A year later on December 13th, 2015 Jacie was stuck by an uninsured motorist. Jacie had the right of way as the other driver ran a stop sign and stuck the side of Jacie's car totaling it and leaving her without any means of transportation.
It was a car she still owed money on.
The officer was very curt with her and she remained in the car until the tow truck arrived.
When the ambulance got there, she went to speak to the paramedics and the officer drove away without giving her any proper paperwork on the accident.
The lady who hit her was given a ticket for no insurance and drove away.
Jacie had to go to the police department and fight her way up the ranks to the officer's supervisor to get a proper citation ordered and a court date. She was also told that the officer would be reprimanded.
When Jacie showed up for the court date, they were not expecting her.
When I was standing in the court room and the judge told me there was not even a record of an accident and nothing he could do to help me, I felt really small in the community. Like there was just nothing that I can do to get help or justice. When the police department will not even do their job for you; you have a sense of fear that anybody can do anything to you and nobody will care.
Jacie and her father were not going to accept that, so they went to the police department again where they were met with by yet another officer who did not seem too happy to be speaking to them.
"The officer was agitated," Jacie began.
All of his comments were brief and aggressive. He kept repeating that he did not have to explain it. That it is just the way they sometimes choose to do things. In my particular case, they had chosen not to issue a citation to the driver. He agreed that the police report showed she was at fault and that the citation could be issued still, but persisted that they did not have to do it. He told me if I wished to hire a lawyer, I could pay out of pocket to file a suit, but that they were not going to issue her a citation. For failure to stop at a stop sign. End of discussion.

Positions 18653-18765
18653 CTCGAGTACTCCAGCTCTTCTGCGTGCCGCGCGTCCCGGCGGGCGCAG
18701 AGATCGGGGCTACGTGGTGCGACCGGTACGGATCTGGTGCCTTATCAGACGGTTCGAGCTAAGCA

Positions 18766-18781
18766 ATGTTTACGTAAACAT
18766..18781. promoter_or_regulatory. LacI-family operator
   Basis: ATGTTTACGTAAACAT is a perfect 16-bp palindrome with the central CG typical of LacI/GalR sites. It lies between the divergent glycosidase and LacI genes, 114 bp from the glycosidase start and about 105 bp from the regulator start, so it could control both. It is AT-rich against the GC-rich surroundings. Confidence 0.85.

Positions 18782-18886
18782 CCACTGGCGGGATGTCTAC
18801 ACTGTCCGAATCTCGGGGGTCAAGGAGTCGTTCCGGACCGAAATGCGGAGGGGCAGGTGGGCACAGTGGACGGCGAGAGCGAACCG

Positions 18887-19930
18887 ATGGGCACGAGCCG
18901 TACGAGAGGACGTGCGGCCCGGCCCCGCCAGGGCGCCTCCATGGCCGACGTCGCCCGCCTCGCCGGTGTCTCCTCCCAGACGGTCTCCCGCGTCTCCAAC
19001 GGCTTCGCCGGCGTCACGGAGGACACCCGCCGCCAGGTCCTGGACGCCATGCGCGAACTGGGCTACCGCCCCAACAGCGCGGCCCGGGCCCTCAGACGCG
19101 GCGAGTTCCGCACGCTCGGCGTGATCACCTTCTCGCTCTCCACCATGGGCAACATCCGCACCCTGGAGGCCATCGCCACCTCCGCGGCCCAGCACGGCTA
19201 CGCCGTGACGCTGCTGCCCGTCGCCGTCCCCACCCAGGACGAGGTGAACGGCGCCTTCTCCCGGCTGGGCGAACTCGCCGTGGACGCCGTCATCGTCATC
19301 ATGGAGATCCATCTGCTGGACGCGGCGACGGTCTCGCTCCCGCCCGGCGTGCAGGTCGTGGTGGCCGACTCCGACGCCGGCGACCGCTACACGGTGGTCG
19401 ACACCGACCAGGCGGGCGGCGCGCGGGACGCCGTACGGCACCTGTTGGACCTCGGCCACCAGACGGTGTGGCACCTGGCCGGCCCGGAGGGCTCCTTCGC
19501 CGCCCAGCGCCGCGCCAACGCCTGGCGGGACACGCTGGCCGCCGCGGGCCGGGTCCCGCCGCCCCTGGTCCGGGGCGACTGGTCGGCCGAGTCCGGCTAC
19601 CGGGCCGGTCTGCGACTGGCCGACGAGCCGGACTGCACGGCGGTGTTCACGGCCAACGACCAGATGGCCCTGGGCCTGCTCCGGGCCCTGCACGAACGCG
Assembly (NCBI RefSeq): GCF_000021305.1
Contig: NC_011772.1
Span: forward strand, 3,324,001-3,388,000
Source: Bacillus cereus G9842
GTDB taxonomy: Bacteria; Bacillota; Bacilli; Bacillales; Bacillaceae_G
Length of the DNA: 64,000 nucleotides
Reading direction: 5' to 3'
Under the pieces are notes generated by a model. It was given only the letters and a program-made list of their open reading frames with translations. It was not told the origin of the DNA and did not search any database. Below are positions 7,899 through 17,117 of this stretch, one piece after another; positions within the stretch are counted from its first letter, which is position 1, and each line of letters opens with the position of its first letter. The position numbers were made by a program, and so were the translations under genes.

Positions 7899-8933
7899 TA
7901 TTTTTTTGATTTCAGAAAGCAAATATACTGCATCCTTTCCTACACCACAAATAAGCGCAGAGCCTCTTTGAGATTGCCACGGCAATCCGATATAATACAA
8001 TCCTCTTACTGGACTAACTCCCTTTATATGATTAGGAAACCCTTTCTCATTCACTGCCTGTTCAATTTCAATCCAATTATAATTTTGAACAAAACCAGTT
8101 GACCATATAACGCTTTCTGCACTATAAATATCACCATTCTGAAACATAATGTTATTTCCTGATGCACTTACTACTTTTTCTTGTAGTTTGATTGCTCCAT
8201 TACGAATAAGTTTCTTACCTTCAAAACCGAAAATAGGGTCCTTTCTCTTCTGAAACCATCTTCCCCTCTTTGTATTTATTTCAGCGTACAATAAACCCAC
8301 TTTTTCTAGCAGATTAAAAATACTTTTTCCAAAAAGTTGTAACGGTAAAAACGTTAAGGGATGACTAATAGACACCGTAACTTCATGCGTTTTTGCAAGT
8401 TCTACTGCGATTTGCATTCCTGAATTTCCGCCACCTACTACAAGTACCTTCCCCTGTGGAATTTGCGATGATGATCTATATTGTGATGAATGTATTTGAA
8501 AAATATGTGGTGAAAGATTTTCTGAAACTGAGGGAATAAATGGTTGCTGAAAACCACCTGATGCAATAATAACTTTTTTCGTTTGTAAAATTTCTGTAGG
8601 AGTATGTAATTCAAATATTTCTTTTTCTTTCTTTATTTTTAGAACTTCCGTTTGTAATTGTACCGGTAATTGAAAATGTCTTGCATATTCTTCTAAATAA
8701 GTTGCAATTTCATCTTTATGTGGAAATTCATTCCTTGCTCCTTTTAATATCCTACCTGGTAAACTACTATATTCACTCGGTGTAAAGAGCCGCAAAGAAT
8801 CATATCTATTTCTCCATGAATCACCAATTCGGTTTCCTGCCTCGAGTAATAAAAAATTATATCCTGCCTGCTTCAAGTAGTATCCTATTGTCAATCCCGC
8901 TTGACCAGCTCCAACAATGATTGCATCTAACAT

Jacie is now without a car or a job. Her face may have healed but the bills still need to be paid and the emotional scars will forever exist.
She had nowhere to turn
So Jacie reached out to people on Facebook in the following post and it was shared over 6000 times at the time of this writing:
She also has a crowdfunding campaign to help pay for her various bills and get her back to where she can function again in society, hopefully.
You see, Jacie is very lucky. It's hard to comprehend that after everything you've just read, but this is not a unique story. This is happening to transgender people all over the United States, not just the South. Instances like this, can often lead to death.
To stop the violence we all have to stand up for people like Jacie and show the world that transgender people are just that -- people.